You might not realise it, but today is the World Day of Remembrance for Road Traffic Victims. This takes place on the third Sunday in November every year in acknowledgement of victims of road traffic crashes and their families. It is estimated that, worldwide, 1.2 million people are killed in road crashes each year and as many as 50 million are injured.

The theme for this year is “Speed kills – design out speeding”:

For some years now, Pedal on Parliament have been advocating that the statutory speed limit for built-up areas in Scotland be lowered from 30mph to 20mph. We also believe that speed limits be lowered on rural roads by introducing a statutory 40 mph speed limit on unclassified and single-track roads. This would, undoubtedly, save lives and make Scotland a better place to live. Not only would it be relatively cheap to do, but this is also within the gift of the Scottish Parliament.

The power to vary speed limits was devolved, along with the power to vary the drink-driving limits, as part of the Scotland Act (2012). The Scottish Government is exercising the power to change the drink-drive limit, from 5th December 2014 the permitted blood alcohol limit for driver to be cut from 80mg to 50mg in every 100ml of blood. However, the powers to vary speed limits have, so far, only been used to raise the speed limit for heavy goods vehicles using the A9. This is a retrograde step as Holyrood does not have the power to change the Laws of Physics, and therefore in no way will this change in speed limit make the A9 a safer road.

At 20mph just 3% of pedestrians or cyclists are killed

The difference just a few miles per hour makes

It has been known for well over 30 years that, as traffic speed increases, so does the risk to pedestrians and cyclists:*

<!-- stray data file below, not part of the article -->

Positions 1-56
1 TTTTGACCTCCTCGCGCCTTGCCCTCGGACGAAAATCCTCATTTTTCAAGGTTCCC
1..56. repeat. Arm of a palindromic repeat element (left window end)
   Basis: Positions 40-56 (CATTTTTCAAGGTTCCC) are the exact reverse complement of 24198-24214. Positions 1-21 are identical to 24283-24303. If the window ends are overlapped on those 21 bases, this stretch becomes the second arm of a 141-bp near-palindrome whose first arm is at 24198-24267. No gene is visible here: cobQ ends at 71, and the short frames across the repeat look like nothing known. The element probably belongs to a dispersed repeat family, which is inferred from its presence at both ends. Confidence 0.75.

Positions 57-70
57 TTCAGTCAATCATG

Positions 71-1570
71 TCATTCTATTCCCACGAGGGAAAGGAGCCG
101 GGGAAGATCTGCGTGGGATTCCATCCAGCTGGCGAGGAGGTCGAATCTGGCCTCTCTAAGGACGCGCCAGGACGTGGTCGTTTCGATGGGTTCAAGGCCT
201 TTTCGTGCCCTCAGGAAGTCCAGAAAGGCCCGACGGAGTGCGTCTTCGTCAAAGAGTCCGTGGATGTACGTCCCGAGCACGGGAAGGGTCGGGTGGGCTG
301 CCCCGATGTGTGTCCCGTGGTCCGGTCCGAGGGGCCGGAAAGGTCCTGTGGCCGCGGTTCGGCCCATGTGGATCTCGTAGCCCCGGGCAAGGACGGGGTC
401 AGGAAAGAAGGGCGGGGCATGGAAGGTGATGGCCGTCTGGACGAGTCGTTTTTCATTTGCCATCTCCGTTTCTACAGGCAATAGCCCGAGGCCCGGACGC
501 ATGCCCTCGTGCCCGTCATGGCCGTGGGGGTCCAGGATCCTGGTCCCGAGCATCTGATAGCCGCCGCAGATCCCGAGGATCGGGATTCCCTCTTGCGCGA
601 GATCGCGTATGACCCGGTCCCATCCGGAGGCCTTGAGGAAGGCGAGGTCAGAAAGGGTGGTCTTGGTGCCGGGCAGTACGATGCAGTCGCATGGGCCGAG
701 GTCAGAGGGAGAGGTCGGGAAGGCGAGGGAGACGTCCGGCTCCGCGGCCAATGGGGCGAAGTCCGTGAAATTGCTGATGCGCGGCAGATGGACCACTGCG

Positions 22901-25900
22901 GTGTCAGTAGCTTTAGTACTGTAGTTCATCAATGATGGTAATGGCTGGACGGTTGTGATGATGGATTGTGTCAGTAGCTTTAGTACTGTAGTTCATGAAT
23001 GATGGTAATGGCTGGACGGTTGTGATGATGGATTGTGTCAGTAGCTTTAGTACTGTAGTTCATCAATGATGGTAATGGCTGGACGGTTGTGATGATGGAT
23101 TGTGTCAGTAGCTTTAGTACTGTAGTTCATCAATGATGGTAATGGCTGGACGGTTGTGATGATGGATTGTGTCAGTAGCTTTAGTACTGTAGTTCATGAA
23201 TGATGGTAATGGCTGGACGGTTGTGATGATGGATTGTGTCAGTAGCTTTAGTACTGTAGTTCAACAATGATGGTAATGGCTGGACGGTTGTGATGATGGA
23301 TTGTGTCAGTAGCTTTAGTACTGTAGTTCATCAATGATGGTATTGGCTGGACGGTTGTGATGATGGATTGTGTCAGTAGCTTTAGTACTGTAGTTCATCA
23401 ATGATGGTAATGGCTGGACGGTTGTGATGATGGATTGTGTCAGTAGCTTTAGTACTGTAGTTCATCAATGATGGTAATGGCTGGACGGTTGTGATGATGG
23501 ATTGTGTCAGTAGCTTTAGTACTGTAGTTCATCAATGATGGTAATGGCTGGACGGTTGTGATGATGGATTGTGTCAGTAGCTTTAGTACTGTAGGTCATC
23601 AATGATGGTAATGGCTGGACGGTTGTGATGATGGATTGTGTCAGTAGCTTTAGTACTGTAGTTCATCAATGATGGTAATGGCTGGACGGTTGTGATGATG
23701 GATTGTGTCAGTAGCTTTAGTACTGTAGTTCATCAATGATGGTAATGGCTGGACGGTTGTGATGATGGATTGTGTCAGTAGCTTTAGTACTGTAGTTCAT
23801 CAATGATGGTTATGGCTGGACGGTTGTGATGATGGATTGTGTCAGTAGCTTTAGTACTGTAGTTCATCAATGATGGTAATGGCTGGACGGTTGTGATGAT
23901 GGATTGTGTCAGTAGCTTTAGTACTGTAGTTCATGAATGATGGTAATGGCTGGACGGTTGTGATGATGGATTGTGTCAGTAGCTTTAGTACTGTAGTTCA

• Hit by a car at 20 mph, 3% of pedestrians will be killed, 97% will survive
  • Hit by a car at 30 mph, 20% of pedestrians will be killed, 80% will survive
  • Hit by a car at 35 mph, 50% of pedestrians will be killed, 50% will survive
  • Hit by a car at 40 mph, 90% of pedestrians will be killed, 10% will survive
  • Hit by a car at 50 mph, >99% of pedestrians will be killed, only <1% will survive

Many drivers don’t consider the fact that, at 30 mph, a vehicle travels 44ft (roughly three car lengths) every second and, at 20mph, a vehicle travels 29.3ft (roughly two car lengths). The average reaction time of drivers is between 1 and 1.5 seconds – it takes time to stop and drivers must think ahead before they can safely react to the situation. Lowering the speed limit gives drivers more time to think, and therefore reduces the frequency of collisions in the first place. For anyone who thinks that they are a good driver and that it wouldn’t happen to them, we suggest that they read about the experiences of this GP.

Once again, we call on the Scottish Government to lower the statutory speed limit in built up areas from 30mph to 20mph to save lives. If you agree with us, write to your MSPs today and tell them so.

* A note on the data:

At POP we try to be a thorough as possible when it comes to the robustness and relevance of the data we use. So we were initially concerned about using the 1979 data cited in our figures and infographic here. After much discussion and research, we found that the more recent studies looked only at the risk to adults, but not to children and other vulnerable people (for example over the age of 70).
ROSPA cites various studies with different absolute survival rates for each collision speed, but all show the same trend. The risk of injury and death is significantly diminished by reducing vehicle speeds from 30mph to 20mph. Therefore this is what we should strive for, if we want to make our cities more friendly. Our use of the study we chose serves to illustrate that using the most relevant figures for the whole population available to us.
World Day of Remembrance for Road Traffic Victims